and

human = humanChoice();

from the print score function

re add

human = humanChoice();

to your main() and then change your printScore function call to pass in the human variable from main like this

printScore(human);

Here is the full source code with changes and a few comment lines above the changed lines to show you where things were edited:

#include <cstdlib>
#include <ctime>
#include <iostream>
using namespace std;

int computerChoice()
{
    int compChoice = rand() % 3;
    return compChoice;
}

char humanChoice()
{
    char choice;

    while(true)
    {
        // prompt for, and read, the human's choice
        cout << "Choose(Rock,Paper,Scissors,or Quit): ";
        cin >> choice;
        cin.ignore(1000, 10);

        // if human wants to quit, break out of loop
        if (choice == 'Q' || 'q') break;
        if (choice == 'R' || choice == 'r') break;
        if (choice == 'S' || choice == 's') break;
        if (choice == 'P' || choice == 'p') break;
    }
    return choice;
}

    ///////////////////////////////////////////////////////////
void printScore(char human)
{
    ///////////////////////////////////////////////////////////
    int computer;
    computer = computerChoice();

    ///////////////////////////////////////////////////////////

    // human choice
    if (human == 'R' || human == 'r')
        cout << "Human: R, ";
    else if (human == 'S' || human == 's')
        cout << "Human: S, ";
    else if (human == 'P' || human == 'p')
        cout << "Human: P, ";
    else cout << "Invalid Choice" << endl;

    // computer choice
    if (computer == 0)
        cout << "Computer: R, ";
    else if (computer == 1)
        cout << "Computer: P, ";
    else if (computer == 2)
        cout << "Computer: S, ";

    // determine winner
    if (computer == 0 && human == 'R')
        cout << "Tie" << endl;
    else if (computer == 0 && human == 'r')
        cout << "Tie" << endl;
    else if (computer == 0 && human == 'P')
        cout << "Human wins" << endl;
    else if (computer == 0 && human == 'p')
        cout << "Human wins" << endl;
    else if (computer == 0 && human == 'S')
        cout << "Computer wins" << endl;
    else if (computer == 0 && human == 's')
        cout << "Computer wins" << endl;
    else if (computer == 1 && human == 'P')
        cout << "Tie" << endl;
    else if (computer == 1 && human == 'p')
        cout << "Tie" << endl;
    else if (computer == 1 && human == 'R')
        cout << "Computer wins" << endl;
    else if (computer == 1 && human == 'r')
        cout << "Computer wins" << endl;
    else if (computer == 1 && human == 'S')
        cout << "Human wins" << endl;
    else if (computer == 1 && human == 's')
        cout << "Human wins" << endl;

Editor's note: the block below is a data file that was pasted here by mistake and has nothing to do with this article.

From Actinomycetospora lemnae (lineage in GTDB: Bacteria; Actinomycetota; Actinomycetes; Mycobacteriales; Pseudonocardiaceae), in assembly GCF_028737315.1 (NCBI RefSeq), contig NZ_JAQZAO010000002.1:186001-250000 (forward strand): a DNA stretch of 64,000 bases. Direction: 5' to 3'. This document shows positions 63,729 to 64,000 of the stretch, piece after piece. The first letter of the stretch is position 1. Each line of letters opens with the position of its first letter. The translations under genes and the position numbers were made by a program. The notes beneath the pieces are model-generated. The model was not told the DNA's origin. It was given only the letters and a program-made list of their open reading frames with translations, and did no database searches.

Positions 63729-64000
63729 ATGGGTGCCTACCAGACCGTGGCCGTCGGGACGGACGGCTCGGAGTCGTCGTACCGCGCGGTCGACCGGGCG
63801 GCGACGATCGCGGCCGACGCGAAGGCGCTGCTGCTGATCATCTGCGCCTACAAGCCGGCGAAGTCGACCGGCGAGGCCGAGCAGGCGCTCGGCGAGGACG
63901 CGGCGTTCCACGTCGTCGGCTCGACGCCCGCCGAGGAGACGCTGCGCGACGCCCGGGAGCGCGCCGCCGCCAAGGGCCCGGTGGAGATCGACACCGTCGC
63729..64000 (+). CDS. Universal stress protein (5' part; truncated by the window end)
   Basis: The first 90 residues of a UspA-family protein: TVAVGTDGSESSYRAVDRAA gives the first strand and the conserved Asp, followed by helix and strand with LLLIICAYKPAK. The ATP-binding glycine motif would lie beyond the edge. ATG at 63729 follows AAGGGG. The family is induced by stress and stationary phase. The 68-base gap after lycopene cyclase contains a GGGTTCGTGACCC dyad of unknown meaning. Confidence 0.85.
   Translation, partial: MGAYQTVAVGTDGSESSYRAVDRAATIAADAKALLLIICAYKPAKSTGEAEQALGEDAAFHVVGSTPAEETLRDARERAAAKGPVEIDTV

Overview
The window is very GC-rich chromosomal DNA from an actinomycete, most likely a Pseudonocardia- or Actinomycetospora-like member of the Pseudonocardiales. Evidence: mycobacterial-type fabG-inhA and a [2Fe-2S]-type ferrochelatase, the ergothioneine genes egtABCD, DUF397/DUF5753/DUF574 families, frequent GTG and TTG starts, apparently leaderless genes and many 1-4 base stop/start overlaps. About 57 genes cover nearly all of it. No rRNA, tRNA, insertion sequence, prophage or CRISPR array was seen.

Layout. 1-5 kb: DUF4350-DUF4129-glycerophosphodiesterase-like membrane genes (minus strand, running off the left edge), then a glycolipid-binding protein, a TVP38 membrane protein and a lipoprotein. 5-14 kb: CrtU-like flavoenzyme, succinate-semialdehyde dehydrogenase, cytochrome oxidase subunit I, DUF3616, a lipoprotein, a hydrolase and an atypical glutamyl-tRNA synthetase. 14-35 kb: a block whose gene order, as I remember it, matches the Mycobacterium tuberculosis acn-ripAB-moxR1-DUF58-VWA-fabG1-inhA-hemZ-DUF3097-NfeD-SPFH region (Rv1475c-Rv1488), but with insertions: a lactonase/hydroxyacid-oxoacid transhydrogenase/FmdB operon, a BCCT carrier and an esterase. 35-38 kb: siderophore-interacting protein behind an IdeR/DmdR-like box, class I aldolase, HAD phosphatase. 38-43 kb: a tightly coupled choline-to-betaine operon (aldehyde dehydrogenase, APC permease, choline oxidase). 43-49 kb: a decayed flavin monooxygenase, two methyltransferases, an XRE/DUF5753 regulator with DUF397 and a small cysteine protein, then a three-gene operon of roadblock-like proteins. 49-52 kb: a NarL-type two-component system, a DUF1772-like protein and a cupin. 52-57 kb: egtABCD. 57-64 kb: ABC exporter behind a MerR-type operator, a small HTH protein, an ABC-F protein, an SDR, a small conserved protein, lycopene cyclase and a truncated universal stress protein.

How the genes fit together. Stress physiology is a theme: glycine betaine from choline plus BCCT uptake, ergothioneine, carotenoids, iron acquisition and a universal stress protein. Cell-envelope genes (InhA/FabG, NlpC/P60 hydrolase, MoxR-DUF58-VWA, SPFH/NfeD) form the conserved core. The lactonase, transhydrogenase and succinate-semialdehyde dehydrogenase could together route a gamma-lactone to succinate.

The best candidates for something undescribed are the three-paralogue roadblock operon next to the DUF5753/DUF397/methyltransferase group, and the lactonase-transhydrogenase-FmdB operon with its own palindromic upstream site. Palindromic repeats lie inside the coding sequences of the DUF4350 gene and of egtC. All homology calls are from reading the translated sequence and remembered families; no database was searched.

else if (computer == 2 && human == 'S')
        cout << "Tie" << endl;
    else if (computer == 2 && human == 's')
        cout << "Tie" << endl;
    else if (computer == 2 && human == 'R')
        cout << "Human wins" << endl;
    else if (computer == 2 && human == 'r')
        cout << "Human wins" << endl;
    else if (computer == 2 && human == 'P')
        cout << "Computer wins" << endl;
    else if (computer == 2 && human == 'p')
        cout << "Computer wins" << endl;
}
int main()
{
    // initialize the computer's random number generator
    srand(time(0));

    // declare variables
    char human;
    int computer;

    // start loop
    while (true)
    {
        ///////////////////////////////////////////////////////////
        human = humanChoice();
        computer = computerChoice();
        if (human == 'Q' || human == 'q') break;
        // print results
        ///////////////////////////////////////////////////////////
        printScore(human);
    }
    // end loop

    return 0;
}
Comments
gj bro

Thank you! That fixes that, however I rewrote my the coding, and now have a new problem. I haven't added the loops in yet, but I will. It compiles and runs fine. However, it only prints the human and computer choices, not the outcome. I can't figure out why.

#include <iostream>
#include <cstdlib>
#include <ctime>
using namespace std;

int userChoice()
{
  char choice;
  int choice2;

  do
  {
    cout << "Please enter your choice[r,p,s,q]: ";
    cin >> choice;
    cout << "Human: " << choice;

  }while ((choice != 'R')&&(choice != 'r')&&(choice != 'P')&&(choice != 'p')&&(choice != 'S')&&(choice != 's'));

  if(choice == 'R' || choice == 'r')
    choice2 = 0;
  if(choice == 'P' || choice == 'p')
    choice2 = 1;
  if (choice == 'S' || choice == 's')
      choice2 = 2;
  if (choice == 'Q' || choice == 'q')
    choice2 = 3;

  return choice2;
}

int computerChoice()
{
  srand(time(0));
  char compChoice = rand() % 3;

  if (compChoice == 0)
    cout << " Computer: R" << endl;
  if (compChoice == 1)
    cout << " Computer: P" << endl;
  if (compChoice == 2)